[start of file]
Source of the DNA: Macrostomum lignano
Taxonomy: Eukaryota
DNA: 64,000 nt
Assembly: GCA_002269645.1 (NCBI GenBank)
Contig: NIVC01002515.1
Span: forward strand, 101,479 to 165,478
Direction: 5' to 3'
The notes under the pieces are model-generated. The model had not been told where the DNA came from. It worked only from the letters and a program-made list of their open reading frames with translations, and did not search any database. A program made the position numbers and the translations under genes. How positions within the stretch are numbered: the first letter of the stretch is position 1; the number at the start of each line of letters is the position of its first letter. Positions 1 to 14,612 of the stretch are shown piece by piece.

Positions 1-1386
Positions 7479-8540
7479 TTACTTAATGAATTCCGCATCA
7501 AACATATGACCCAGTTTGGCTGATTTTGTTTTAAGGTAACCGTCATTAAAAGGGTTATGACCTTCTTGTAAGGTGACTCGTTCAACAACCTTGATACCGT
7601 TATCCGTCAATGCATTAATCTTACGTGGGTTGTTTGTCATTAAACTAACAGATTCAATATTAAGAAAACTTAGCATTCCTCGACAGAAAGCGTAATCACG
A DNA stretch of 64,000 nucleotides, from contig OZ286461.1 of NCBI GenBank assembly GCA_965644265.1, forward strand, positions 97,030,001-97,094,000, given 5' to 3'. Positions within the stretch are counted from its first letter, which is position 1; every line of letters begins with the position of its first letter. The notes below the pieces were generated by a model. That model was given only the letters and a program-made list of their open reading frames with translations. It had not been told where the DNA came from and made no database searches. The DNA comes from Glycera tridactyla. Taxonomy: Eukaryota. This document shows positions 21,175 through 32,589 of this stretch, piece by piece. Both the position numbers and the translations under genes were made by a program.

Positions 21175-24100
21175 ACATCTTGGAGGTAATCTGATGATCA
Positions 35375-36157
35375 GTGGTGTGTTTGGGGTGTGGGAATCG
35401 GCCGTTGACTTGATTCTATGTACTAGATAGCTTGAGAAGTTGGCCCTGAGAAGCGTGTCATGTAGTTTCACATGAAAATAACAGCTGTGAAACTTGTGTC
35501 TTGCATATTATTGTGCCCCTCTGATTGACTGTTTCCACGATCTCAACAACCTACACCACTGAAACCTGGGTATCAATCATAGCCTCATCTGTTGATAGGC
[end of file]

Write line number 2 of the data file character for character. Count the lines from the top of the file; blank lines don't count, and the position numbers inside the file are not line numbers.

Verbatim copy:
Taxonomy: Eukaryota